Materials science

Cheryl Hayashi uses a microscope to work on a spider in her lab at the American Museum of Natural History in New York. Hayashi has collected spider silk glands of about 50 species, just a small dent in the more than 48,000 spider species known worldwide. (AP Photo/Jeremy Rehm)
August 14, 2019 - 12:11 pm
NEW YORK (AP) — With two pairs of fine-tipped tweezers and the hands of a surgeon, Cheryl Hayashi began dissecting the body of a silver garden spider under her microscope. In just a few minutes she found what she was seeking: hundreds of silk glands, the organs spiders use to make their webs. Some...
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Cheryl Hayashi uses a microscope to work on a spider in her lab at the American Museum of Natural History in New York. Hayashi has collected spider silk glands of about 50 species, just a small dent in the more than 48,000 spider species known worldwide. (AP Photo/Jeremy Rehm)
August 14, 2019 - 9:08 am
NEW YORK (AP) — A scientist at New York City's American Museum of Natural History is creating a sort of "silk library" that could be the key to designing newer and better materials. Cheryl Hayashi has collected spider silk glands of about 50 species, just a small dent in the more than 48,000 spider...
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January 15, 2019 - 2:14 pm
GENEVA (AP) — Scientists behind the world's largest atom smasher have laid out their multibillion-euro vision to build an even bigger one, in hopes of unlocking even more secrets of matter and the universe in the coming decades. Officials at CERN, the European Organization for Nuclear Research,...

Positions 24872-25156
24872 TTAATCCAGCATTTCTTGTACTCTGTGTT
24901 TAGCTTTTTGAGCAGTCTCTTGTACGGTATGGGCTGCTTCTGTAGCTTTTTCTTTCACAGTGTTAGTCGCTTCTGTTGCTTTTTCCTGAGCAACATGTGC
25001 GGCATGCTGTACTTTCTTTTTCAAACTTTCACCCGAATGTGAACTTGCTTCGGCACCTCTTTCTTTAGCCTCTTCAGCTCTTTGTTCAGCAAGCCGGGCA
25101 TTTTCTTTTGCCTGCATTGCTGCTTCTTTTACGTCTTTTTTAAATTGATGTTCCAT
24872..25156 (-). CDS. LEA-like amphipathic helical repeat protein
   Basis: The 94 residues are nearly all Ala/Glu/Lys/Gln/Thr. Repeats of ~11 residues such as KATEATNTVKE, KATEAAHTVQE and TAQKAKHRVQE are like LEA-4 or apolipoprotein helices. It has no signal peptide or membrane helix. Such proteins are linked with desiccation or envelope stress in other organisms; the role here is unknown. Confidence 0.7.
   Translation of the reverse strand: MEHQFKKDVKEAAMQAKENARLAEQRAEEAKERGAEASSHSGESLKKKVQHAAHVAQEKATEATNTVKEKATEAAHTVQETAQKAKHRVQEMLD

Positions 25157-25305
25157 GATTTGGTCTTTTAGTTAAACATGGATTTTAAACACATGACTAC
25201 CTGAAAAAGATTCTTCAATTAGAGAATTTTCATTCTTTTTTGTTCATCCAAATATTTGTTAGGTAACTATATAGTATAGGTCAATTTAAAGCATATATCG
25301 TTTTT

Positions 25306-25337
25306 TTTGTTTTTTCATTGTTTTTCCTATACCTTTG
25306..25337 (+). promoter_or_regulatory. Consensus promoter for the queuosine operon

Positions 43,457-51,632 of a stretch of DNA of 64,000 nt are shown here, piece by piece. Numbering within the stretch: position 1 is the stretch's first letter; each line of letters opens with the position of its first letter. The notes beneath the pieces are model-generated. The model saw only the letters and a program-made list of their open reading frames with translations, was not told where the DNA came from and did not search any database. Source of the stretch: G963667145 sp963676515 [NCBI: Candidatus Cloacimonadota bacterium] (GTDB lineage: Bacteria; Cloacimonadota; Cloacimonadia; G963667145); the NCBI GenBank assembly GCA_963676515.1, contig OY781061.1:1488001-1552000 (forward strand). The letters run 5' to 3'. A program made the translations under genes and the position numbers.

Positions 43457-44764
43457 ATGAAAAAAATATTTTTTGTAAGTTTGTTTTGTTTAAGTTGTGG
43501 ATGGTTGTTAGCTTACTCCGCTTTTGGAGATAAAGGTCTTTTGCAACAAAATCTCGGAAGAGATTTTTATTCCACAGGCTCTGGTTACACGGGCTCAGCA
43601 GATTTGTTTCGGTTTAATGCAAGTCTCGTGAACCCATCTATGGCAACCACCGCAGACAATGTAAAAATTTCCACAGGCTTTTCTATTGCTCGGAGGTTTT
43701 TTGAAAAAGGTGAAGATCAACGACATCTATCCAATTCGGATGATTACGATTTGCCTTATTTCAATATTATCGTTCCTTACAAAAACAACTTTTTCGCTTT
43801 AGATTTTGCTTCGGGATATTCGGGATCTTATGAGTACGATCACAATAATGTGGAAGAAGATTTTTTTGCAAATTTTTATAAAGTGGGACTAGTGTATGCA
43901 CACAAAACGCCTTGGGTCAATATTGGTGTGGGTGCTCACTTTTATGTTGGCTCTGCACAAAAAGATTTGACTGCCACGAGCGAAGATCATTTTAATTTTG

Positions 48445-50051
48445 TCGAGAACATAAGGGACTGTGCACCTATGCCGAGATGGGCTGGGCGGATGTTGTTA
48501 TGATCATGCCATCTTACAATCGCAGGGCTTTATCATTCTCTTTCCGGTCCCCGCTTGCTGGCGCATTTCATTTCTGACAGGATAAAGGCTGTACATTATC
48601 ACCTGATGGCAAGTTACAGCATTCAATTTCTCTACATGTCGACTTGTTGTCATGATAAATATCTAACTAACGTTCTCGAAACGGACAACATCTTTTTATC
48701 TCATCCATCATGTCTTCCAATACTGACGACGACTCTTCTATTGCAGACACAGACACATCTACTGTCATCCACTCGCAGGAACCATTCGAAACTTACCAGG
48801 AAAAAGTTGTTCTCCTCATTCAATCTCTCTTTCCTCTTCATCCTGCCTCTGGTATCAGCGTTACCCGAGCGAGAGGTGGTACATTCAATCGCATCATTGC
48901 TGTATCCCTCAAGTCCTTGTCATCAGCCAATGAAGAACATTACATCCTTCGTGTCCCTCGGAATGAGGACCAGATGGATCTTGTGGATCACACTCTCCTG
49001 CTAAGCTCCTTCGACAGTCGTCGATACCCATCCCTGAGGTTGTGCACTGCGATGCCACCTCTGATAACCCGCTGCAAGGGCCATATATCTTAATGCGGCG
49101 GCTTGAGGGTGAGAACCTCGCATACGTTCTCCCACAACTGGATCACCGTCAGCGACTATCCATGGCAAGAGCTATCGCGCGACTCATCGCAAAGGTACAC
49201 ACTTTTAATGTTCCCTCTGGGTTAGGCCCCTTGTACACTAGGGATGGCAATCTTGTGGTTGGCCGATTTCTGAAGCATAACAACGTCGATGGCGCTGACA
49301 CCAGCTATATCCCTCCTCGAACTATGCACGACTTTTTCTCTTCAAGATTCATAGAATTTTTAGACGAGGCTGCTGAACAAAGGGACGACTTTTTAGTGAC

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The March 27, 2018 photo shows the inside of a rubber duck after it was cut open for the photo in Nauen, Germany. Swiss researchers now say the cute, yellow bath-time friends harbor a dirty secret: Microbes swimming inside. The Swiss Federal Institute of Aquatic Science and Technology says researchers turned up “dense growths of bacteria and fungi” on the insides of toys like rubber ducks and crocodiles.( AP Photo/Ferdinand Ostrop)
March 27, 2018 - 10:48 pm
BERN, Switzerland (AP) — Scientists have the dirt on the rubber ducky: Those cute yellow bath-time toys are — as some parents have long suspected — a haven for nasty bugs. Swiss and American researchers counted the microbes swimming inside the toys and say the murky liquid released when ducks were...
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The March 27, 2018 photo shows the inside of a rubber duck after it was cut open for the photo in Nauen, Germany. Swiss researchers now say the cute, yellow bath-time friends harbor a dirty secret: Microbes swimming inside. The Swiss Federal Institute of Aquatic Science and Technology says researchers turned up “dense growths of bacteria and fungi” on the insides of toys like rubber ducks and crocodiles.( AP Photo/Ferdinand Ostrop)
March 27, 2018 - 4:18 pm
BERN, Switzerland (AP) — Scientists now have the dirt on the rubber ducky: Those cute yellow bath-time toys are — as some parents have long suspected — a haven for nasty bugs. Swiss and American researchers counted the microbes swimming inside the toys and say the murky liquid released when ducks...
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